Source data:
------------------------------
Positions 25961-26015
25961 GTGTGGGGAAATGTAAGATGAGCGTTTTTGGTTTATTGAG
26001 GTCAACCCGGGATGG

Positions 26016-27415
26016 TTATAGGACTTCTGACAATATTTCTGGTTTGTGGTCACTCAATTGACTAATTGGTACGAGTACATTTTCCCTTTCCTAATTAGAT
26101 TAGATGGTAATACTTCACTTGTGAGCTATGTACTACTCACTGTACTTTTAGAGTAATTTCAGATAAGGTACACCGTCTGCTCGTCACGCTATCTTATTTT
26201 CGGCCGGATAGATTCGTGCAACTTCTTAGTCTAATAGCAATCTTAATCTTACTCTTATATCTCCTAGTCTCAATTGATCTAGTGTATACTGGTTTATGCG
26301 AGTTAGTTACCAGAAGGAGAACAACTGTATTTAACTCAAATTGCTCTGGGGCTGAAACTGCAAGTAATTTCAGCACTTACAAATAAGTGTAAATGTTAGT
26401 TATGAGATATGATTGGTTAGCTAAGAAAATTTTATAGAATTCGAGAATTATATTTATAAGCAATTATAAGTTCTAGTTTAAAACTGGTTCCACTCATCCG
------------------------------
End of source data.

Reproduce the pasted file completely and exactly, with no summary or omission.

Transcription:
Positions 25961-26015
25961 GTGTGGGGAAATGTAAGATGAGCGTTTTTGGTTTATTGAG
26001 GTCAACCCGGGATGG

Positions 26016-27415
26016 TTATAGGACTTCTGACAATATTTCTGGTTTGTGGTCACTCAATTGACTAATTGGTACGAGTACATTTTCCCTTTCCTAATTAGAT
26101 TAGATGGTAATACTTCACTTGTGAGCTATGTACTACTCACTGTACTTTTAGAGTAATTTCAGATAAGGTACACCGTCTGCTCGTCACGCTATCTTATTTT
26201 CGGCCGGATAGATTCGTGCAACTTCTTAGTCTAATAGCAATCTTAATCTTACTCTTATATCTCCTAGTCTCAATTGATCTAGTGTATACTGGTTTATGCG
26301 AGTTAGTTACCAGAAGGAGAACAACTGTATTTAACTCAAATTGCTCTGGGGCTGAAACTGCAAGTAATTTCAGCACTTACAAATAAGTGTAAATGTTAGT
26401 TATGAGATATGATTGGTTAGCTAAGAAAATTTTATAGAATTCGAGAATTATATTTATAAGCAATTATAAGTTCTAGTTTAAAACTGGTTCCACTCATCCG